How Are Sports Betting Lines Really Made?
Randy Sartin-USA TODAY Sports. Pictured: Tennessee Volunteers forward Grant Williams (2), Mississippi State Bulldogs guard Lamar Peters (2).
There’s a common belief among sports bettors that “Vegas knows” or that oddsmakers are mathematical oracles who can predict the exact score of random sporting events down to the decimal point. This is most certainly not the case.
Sports betting odds like point spreads are like any other “market.” Betting odds are created through a “wisdom of the crowds” treatment — bettors all around the world buy and sell the line until it reaches the “correct” price. So when you’re betting the Chiefs -3 against the Bills, you’re also betting against the opinion of thousands of other bettors who have wagered into that line.
In over-simplified terms, there is a four-step process from the creation of each point spread until the game begins.
- A “market-making” sportsbook releases the line first, with low betting limits — depending on the sport, it’s likely a few hundred dollars. Most market-making books are not in the United States.
- Bettors wager on those lines, and the prices move quickly. Anyone can bet into these prices, but you have to know which books to wager at and when they open lines to get the most favorable prices.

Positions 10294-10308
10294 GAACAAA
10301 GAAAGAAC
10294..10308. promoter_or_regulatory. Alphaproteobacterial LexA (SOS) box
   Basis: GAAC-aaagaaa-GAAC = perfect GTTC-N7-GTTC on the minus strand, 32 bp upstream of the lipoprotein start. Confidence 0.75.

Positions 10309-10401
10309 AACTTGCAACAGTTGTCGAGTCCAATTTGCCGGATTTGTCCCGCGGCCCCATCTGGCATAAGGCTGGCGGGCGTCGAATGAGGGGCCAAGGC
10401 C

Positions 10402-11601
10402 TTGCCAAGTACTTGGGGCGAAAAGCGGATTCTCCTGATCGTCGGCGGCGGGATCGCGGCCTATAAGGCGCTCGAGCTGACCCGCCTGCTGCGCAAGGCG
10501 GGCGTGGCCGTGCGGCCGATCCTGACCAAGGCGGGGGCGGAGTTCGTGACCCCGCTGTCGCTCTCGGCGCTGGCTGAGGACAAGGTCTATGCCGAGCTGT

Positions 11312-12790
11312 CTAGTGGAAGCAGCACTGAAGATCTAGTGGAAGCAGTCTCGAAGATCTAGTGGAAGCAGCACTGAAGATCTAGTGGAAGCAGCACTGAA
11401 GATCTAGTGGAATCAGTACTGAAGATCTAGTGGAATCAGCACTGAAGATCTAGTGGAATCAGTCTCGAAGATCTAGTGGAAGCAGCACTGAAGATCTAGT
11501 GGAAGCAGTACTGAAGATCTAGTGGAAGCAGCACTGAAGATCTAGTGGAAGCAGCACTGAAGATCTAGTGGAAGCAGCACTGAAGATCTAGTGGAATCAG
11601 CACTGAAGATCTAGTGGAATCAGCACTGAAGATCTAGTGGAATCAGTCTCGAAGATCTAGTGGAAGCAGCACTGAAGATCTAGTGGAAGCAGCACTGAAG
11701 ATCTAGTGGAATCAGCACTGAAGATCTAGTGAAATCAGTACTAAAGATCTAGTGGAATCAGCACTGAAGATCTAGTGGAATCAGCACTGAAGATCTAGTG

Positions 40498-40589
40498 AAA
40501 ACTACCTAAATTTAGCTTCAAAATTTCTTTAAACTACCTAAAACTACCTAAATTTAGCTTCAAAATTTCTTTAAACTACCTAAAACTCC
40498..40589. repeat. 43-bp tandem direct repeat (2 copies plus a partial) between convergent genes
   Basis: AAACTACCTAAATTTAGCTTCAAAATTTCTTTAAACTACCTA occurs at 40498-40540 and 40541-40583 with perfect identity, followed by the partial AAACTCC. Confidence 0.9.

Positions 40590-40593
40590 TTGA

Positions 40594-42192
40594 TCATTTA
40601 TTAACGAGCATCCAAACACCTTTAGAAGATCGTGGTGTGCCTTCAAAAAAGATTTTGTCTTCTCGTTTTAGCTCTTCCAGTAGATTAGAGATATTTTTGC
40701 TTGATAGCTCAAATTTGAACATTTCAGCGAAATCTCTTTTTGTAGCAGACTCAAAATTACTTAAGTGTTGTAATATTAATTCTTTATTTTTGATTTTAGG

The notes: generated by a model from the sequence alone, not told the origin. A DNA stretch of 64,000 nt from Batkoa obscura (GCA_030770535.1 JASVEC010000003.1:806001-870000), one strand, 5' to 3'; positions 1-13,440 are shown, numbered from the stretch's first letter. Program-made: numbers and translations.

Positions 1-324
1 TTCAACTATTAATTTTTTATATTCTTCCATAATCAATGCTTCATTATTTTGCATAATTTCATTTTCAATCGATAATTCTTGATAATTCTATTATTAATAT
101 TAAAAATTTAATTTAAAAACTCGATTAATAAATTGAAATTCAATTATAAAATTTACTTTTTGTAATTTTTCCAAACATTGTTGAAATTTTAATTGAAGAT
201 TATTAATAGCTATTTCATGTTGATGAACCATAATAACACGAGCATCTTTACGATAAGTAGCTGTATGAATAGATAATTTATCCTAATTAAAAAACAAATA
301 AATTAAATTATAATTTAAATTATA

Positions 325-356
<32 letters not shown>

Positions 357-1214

- Once the price settles, other books across the world copy the spread. They all use an “odds screen” that shows which books have what prices, and they try not to deviate too much from the market.
- The next day or later in the weekend depending on the sport, he market-making books raise their limits, and bettors continue to move the lines until the price reaches an equilibrium and the game begins.
We’ll dive deeper into each part of the process below. We’ll use the NBA as an example, though the process is similar for other sports, just on a different timeline.
1. The Opening Line
Someone has to come up with the first point spread, right? Oddsmakers at market-making sportsbooks are some of the best in the world.
Nowadays, they use a heavily-statistical approach. All oddsmakers have “power ratings” that project what each team would be against another on a neutral field or court. They then make adjustments based on home-court advantage, injuries, rest, travel situations, current form, and more.
For example, most power rating systems had the Chiefs 2-3 points better than the Eagles entering the 2023 Super Bowl. But the Chiefs probably got dinged a bit for Patrick Mahomes’ injured ankle, and the Eagles had dominated both of their playoff games, which is probably why the line ended up at Chiefs -1.5 instead of -2.5 or -3.
2. The Early Action
Once a line is posted, it’s time for those sportsbooks to take some action and enter “price discovery.” FanDuel is one of the U.S. books that does actually open some lines. They posted Celtics -2 right after Miami beat Boston in Game 2 on Friday night, around 11 p.m. ET.
Immediately, the line moved from Celtics -2 to -3, thanks likely to some quick betting action on Boston, which then slowed once they moved the line to -3. Sportsbooks don’t want to get burned by a bad number, which is why they keep their limits low at this stage. You can track granular line movement by book with our Sports Insights Odds tool.
Think about it like this — if 10 respected, sharp bettors thought Celtics -2 had value and FanDuel let them bet $10,000 each on it, they’d probably bet $10k a piece.